FCC threatens to block China Telecom, China Unicom and CITIC telcos
The US government is threatening to withdraw the licences of China Telecom, China Unicom and two CITIC subsidiaries to operate in the US.
According to a set of statements from the Federal Communications Commission (FCC) on Friday night, the operators have been told to show within 30 days why their licences should not be revoked.
The decision by the US government follows the May 2019 decision to reject China Mobile’s application for a licence to provide services to and from the US – a rejection that came eight years after China Mobile first applied for a licence under section 214 of the Communications Act of 1934.
The companies involved are:
China Telecom, which has had licences since 2001 and 2007;
China Unicom, whose licences go back to 2003 and 2004; and
Pacific Networks and its wholly owned subsidiary, ComNet (USA), both of which are owned by CITIC Telecom International Holdings and have licences from 2001 and 2003.
Pacific Networks resells international voice and data to operators on a wholesale basis, and ComNet – formerly CM Tel (USA) – provides international termination service, global SIM card service and a number of other services.
They all have to show cause within 30 days of the separate orders issued on 24 April – which means by 23 May – why they should not lose their section 214 licences.
The FCC also wants to withdraw their international signalling point codes (ISPCs) – routing codes that are assigned under signalling system No. 7 by national regulators under the authority of the International Telecommunication Union (ITU).
A spokesman for CITIC told Capacity this morning: “We will respond within 30 days to the FCC according to the request. Pacific Networks and ComNet (USA) have always been complying strictly with the US laws and telecommunications regulatory requirements. We have been able to provide services in the US for more than 10 years, based on our solid compliance foundation.”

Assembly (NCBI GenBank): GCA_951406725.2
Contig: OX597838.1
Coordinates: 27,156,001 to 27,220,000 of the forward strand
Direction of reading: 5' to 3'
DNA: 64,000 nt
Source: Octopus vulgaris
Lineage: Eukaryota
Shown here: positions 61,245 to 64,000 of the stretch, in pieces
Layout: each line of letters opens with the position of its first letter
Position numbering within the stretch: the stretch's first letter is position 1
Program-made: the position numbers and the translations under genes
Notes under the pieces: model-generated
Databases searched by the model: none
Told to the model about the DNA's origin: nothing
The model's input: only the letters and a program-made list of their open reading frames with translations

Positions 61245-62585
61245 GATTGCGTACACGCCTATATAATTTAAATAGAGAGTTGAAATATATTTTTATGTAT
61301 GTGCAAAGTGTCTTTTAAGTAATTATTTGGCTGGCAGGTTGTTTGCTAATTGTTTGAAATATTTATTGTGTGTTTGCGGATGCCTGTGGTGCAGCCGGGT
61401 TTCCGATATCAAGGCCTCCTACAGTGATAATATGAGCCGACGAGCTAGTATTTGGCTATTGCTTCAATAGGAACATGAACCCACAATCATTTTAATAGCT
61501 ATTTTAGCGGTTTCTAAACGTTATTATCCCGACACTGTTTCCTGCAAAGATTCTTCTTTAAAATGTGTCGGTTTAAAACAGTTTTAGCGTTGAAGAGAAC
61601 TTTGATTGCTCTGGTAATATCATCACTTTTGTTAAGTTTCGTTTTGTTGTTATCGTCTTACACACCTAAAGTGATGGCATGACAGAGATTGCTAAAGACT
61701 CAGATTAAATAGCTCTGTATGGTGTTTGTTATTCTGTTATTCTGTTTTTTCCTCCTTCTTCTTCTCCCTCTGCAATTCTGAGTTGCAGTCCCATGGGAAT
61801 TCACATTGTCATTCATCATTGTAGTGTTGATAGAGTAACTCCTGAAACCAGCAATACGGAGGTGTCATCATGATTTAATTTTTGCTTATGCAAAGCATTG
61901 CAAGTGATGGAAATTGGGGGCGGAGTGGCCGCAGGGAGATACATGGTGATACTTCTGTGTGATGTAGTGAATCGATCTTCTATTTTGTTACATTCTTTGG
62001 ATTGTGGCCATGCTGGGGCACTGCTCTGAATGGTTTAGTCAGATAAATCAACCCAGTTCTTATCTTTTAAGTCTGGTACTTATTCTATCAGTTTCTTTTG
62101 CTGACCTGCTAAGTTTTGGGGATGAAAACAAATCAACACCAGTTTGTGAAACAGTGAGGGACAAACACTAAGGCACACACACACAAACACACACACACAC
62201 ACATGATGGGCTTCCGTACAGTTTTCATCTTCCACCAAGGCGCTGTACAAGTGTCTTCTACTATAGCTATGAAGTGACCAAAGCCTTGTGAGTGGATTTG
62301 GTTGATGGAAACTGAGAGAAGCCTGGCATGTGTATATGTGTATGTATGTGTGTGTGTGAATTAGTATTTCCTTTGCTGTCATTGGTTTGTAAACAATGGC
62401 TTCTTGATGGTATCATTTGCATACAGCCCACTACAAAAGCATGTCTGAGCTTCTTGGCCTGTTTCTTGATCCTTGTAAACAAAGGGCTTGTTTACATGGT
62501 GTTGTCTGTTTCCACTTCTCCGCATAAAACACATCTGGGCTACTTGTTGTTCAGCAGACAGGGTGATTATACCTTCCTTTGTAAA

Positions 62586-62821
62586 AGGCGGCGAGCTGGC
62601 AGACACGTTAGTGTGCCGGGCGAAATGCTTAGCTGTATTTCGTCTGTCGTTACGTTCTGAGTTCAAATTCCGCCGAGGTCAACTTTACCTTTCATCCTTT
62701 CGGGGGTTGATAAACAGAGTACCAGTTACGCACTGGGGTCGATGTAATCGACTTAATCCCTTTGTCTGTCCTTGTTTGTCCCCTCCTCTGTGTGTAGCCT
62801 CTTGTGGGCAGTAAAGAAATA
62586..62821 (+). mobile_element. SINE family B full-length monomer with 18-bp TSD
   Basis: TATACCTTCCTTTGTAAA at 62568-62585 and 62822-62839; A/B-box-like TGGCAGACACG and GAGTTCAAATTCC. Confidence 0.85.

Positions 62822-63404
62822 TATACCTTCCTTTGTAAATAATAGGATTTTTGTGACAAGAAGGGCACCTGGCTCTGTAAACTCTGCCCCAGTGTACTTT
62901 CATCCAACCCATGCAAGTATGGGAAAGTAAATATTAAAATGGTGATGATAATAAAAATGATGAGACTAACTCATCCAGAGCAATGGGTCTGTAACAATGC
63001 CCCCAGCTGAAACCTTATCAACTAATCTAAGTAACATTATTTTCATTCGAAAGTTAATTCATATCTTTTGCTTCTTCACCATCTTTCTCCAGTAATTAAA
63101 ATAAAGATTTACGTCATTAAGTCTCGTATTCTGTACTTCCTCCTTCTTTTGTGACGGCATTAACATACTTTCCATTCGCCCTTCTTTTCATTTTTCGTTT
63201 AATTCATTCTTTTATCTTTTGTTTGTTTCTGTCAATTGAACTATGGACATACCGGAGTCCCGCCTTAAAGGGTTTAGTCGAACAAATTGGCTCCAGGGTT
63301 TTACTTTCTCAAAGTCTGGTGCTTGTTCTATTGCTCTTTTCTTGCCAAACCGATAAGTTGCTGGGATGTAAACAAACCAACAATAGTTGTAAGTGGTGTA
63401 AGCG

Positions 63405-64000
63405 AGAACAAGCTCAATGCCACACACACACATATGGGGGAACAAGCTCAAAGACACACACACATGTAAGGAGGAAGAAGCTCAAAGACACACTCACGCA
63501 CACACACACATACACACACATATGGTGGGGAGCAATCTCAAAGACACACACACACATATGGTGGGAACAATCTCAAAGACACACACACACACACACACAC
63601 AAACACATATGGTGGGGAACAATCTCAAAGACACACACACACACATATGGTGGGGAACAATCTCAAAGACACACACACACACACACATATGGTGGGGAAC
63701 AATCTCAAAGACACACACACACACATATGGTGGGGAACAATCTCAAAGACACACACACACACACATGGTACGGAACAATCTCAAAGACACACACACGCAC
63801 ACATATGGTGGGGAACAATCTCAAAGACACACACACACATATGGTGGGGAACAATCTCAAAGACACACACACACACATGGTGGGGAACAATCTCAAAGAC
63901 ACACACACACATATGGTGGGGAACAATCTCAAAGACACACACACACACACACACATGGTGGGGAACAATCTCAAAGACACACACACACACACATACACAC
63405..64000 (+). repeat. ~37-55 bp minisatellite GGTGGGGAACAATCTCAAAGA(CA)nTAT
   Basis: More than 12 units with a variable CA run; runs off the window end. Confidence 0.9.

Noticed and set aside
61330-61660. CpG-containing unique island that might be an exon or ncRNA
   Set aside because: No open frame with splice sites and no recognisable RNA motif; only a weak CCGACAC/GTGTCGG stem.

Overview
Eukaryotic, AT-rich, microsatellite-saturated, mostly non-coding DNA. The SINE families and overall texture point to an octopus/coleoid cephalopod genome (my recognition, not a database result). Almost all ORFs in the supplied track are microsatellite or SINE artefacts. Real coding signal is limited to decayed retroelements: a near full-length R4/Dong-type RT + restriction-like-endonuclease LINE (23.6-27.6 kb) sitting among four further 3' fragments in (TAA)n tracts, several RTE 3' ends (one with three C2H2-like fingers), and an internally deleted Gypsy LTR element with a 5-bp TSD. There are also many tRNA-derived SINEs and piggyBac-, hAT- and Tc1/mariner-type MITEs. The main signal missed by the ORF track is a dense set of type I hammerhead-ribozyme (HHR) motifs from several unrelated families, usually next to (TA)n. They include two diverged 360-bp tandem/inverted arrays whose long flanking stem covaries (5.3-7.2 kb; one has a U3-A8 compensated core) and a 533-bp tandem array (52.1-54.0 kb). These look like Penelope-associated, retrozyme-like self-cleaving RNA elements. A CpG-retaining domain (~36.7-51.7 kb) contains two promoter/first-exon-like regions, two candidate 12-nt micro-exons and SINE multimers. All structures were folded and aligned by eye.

Telecoms lawyers had expected Friday’s announcement from the FCC since mid-April, when President Donald Trump issued an executive order allowing the US effectively to block any foreign telecoms company by withdrawing its section 214 licence.
One, Richard Sofield, a partner with the Wiley law firm in the US, told Capacity that the FCC’s orders “represent a significant step in the US government’s efforts to push Chinese communications providers out of the US market based on national security concerns”.
In the UK, Stephanie Liston, a former member of the Ofcom regulator who is now leading law firm Mishcon de Reya’s telecoms practice, said: “The growing nationalism in the US is now manifesting itself in the regulation of interconnectivity.”
Earlier in her career Liston was in the international group at MCI – now part of Verizon Business – negotiating its interconnection agreements that expanded it globally. “This step is a significant U-turn, which could have dramatic wider implications for the industry as a whole,” she said.
Sofield also worried about the potential of the FCC action to affect the whole telecoms industry. “These US government efforts will ripple through the industry as providers in the United States and around the world assess the extent of their business relationships with these, and other, Chinese companies and determine the impact that severing those relationships would have on the continuing provision of communications services.”
Incidentally, the executive order is not specifically a Trump activity. Capacity understands that it was originally drafted when Barack Obama was president.
On the first full working day after the FCC orders it’s not yet clear how wide the impact will be. One senior UK government official contacted by Capacity was still assessing it. “I’m still catching up on these matters,” said the official. One international telecoms carrier told Capacity: “As the situation is unclear to us, we are not a position to comment.”
At first sight, the rulings – if they are carried through after 23 May – do not seem to stop US carriers handing traffic destined for China to an intermediary in Asia or Europe for onward transit to China; or for Chinese operators to do likewise with calls and data heading to the US.
What they clearly will potentially do after late May is stop Chinese operators running networks in US territory – and that could mean sharing ownership of subsea cables that land in the US.
And they will stop Chinese operators from running mobile virtual networks in the US for Chinese business people and tourists.
In the long term the move could have wider impact. Trump’s executive order refers simply to “foreign” telecoms operators, all of which need section 214 licences. While the US relationship with China is particularly delicate at the moment, the US government could take action against operators from other jurisdictions.